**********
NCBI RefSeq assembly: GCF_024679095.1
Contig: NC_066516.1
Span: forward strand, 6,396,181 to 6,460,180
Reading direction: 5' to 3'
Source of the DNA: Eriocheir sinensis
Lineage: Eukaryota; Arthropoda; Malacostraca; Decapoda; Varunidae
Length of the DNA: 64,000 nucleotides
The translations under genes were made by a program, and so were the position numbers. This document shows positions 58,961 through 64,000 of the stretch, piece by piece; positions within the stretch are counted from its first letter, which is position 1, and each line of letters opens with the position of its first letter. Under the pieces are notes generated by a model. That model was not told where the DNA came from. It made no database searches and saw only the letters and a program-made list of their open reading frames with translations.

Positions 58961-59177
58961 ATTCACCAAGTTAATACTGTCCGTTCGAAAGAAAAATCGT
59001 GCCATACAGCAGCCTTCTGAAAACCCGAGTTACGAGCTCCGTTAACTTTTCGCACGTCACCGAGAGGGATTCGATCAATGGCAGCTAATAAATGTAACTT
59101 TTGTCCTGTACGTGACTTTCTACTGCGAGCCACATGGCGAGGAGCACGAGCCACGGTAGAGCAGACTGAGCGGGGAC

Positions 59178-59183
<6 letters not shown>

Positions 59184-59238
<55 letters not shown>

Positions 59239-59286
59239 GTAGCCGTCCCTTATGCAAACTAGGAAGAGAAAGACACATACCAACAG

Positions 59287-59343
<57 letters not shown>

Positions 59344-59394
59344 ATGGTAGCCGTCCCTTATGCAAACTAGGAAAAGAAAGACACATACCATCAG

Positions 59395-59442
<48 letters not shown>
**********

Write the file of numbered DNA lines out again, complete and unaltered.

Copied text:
NCBI RefSeq assembly: GCF_024679095.1
Contig: NC_066516.1
Span: forward strand, 6,396,181 to 6,460,180
Reading direction: 5' to 3'
Source of the DNA: Eriocheir sinensis
Lineage: Eukaryota; Arthropoda; Malacostraca; Decapoda; Varunidae
Length of the DNA: 64,000 nucleotides
The translations under genes were made by a program, and so were the position numbers. This document shows positions 58,961 through 64,000 of the stretch, piece by piece; positions within the stretch are counted from its first letter, which is position 1, and each line of letters opens with the position of its first letter. Under the pieces are notes generated by a model. That model was not told where the DNA came from. It made no database searches and saw only the letters and a program-made list of their open reading frames with translations.

Positions 58961-59177
58961 ATTCACCAAGTTAATACTGTCCGTTCGAAAGAAAAATCGT
59001 GCCATACAGCAGCCTTCTGAAAACCCGAGTTACGAGCTCCGTTAACTTTTCGCACGTCACCGAGAGGGATTCGATCAATGGCAGCTAATAAATGTAACTT
59101 TTGTCCTGTACGTGACTTTCTACTGCGAGCCACATGGCGAGGAGCACGAGCCACGGTAGAGCAGACTGAGCGGGGAC

Positions 59178-59183
<6 letters not shown>

Positions 59184-59238
<55 letters not shown>

Positions 59239-59286
59239 GTAGCCGTCCCTTATGCAAACTAGGAAGAGAAAGACACATACCAACAG

Positions 59287-59343
<57 letters not shown>

Positions 59344-59394
59344 ATGGTAGCCGTCCCTTATGCAAACTAGGAAAAGAAAGACACATACCATCAG

Positions 59395-59442
<48 letters not shown>